Cushing Syndrome

What is it?

Cushing syndrome is a condition characterized by the body’s excessive production of the hormone cortisol over a prolonged period. It can be caused by various factors, such as tumors in the pituitary gland, adrenal gland, or elsewhere in the body. The overproduction of cortisol can result from the body making too much of the hormone or due to the use of certain medications. Cushing syndrome can lead to a wide range of symptoms and complications.

What are its symptoms?

The main symptoms of Cushing syndrome include weight gain, particularly in the face, abdomen, and upper back, known as central obesity. Other common symptoms include thinning skin, easy bruising, muscle weakness, fatigue, increased thirst and urination, high blood pressure, and mood changes. Women may experience irregular menstrual periods, and men may have decreased fertility and erectile dysfunction. It’s important to note that the symptoms can vary among individuals.

What do I need to consider?

Other important facts about Cushing syndrome include the potential complications it can cause if left untreated. These may include an increased risk of infections, osteoporosis, fractures, diabetes, hypertension, cardiovascular disease, and mental health issues. Diagnosis typically involves a combination of medical history evaluation, physical examination, blood and urine tests to measure cortisol levels, imaging studies to identify potential tumors, and sometimes additional hormonal tests. Treatment options depend on the underlying cause and may include surgery, medication to suppress cortisol production, radiation therapy, or a combination of these approaches.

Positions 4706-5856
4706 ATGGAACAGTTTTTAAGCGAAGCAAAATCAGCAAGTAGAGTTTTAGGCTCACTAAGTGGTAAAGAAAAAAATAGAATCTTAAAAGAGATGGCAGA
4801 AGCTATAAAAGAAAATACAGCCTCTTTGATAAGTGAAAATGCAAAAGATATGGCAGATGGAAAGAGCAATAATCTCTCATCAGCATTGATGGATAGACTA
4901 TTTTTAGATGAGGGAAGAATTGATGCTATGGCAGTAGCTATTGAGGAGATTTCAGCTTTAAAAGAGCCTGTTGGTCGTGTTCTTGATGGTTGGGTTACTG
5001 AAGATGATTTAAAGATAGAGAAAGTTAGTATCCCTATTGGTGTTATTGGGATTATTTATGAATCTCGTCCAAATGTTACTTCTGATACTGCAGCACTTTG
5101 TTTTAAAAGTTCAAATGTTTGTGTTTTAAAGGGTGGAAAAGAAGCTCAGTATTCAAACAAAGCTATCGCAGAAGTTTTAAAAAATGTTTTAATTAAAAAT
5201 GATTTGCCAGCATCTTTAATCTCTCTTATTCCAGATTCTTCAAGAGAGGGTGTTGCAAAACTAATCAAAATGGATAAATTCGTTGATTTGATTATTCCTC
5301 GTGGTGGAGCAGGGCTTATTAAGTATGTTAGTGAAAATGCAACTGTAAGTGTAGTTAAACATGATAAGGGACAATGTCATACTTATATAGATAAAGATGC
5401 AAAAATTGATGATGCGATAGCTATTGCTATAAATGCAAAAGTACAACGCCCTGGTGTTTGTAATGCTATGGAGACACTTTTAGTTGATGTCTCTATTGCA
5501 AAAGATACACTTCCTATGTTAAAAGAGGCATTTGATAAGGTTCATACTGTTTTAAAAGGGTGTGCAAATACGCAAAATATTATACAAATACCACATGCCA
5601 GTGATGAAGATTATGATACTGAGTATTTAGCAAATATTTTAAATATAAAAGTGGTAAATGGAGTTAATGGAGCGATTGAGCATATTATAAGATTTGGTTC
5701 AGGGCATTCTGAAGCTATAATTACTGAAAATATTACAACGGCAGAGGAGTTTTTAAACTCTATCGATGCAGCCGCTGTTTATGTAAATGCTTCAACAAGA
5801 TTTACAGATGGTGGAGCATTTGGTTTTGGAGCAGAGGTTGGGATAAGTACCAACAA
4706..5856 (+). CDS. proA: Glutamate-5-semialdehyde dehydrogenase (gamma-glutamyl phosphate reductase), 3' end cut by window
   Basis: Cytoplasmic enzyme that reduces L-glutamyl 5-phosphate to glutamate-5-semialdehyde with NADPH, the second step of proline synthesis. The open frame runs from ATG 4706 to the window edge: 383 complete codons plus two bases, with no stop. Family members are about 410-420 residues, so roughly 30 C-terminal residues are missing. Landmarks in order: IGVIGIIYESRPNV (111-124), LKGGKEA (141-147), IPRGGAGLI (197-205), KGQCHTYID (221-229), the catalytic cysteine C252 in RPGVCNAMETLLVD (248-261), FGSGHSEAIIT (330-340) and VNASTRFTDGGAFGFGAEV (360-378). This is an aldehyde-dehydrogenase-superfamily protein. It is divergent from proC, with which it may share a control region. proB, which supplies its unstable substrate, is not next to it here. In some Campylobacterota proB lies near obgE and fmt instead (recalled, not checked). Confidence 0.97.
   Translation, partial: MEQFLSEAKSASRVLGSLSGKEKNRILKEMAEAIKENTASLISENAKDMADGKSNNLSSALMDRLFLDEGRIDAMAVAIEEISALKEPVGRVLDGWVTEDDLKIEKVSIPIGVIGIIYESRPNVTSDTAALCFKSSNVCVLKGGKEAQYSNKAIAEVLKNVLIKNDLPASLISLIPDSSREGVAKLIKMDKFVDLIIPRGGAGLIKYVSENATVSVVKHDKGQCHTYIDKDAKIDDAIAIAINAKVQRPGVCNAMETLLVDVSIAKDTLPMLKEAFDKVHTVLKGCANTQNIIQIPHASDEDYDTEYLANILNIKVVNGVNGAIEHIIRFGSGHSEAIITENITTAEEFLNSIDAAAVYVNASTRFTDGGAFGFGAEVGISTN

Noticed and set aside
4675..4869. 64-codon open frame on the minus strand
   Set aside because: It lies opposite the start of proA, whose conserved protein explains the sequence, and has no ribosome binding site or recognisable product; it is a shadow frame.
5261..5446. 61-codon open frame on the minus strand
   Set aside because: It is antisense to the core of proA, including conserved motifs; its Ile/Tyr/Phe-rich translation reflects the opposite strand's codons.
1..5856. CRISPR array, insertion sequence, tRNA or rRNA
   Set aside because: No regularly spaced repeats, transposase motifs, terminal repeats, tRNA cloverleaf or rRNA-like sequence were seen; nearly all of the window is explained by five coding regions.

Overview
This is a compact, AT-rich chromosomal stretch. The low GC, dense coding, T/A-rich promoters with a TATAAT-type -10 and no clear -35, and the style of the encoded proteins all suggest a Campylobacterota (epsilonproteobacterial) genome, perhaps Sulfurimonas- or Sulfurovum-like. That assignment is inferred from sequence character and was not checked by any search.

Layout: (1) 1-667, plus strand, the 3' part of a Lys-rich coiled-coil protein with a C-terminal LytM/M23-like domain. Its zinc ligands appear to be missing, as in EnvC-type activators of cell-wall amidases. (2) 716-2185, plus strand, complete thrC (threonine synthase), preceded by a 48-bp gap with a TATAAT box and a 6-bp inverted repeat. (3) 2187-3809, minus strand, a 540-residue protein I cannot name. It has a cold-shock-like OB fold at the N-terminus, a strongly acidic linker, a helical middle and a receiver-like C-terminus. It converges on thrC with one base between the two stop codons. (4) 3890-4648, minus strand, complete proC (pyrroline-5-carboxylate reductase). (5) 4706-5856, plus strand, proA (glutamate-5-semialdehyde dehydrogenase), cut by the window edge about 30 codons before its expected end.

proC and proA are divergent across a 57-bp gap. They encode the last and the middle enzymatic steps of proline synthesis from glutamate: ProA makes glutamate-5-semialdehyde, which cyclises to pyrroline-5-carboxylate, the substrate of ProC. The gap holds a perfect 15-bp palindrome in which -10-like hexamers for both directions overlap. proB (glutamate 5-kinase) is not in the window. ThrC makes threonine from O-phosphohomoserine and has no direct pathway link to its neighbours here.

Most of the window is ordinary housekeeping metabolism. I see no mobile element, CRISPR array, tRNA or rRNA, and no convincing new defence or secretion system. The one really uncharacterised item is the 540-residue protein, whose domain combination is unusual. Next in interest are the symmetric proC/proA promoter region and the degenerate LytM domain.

No file for download


  • Mayo Clinic. Cushing syndrome – Symptoms and causes. Retrieved from mayoclinic.org
  • National Institute of Diabetes and Digestive and Kidney Diseases (NIDDK). Cushing’s Syndrome. Retrieved from niddk.nih.gov
  • Healthline. Cushing Syndrome: Signs, Causes, and Treatment. Retrieved from healthline.com
  • Cleveland Clinic. Cushing Syndrome: Causes, Symptoms & Treatment. Retrieved from [my.clevelandclinic.org](https://my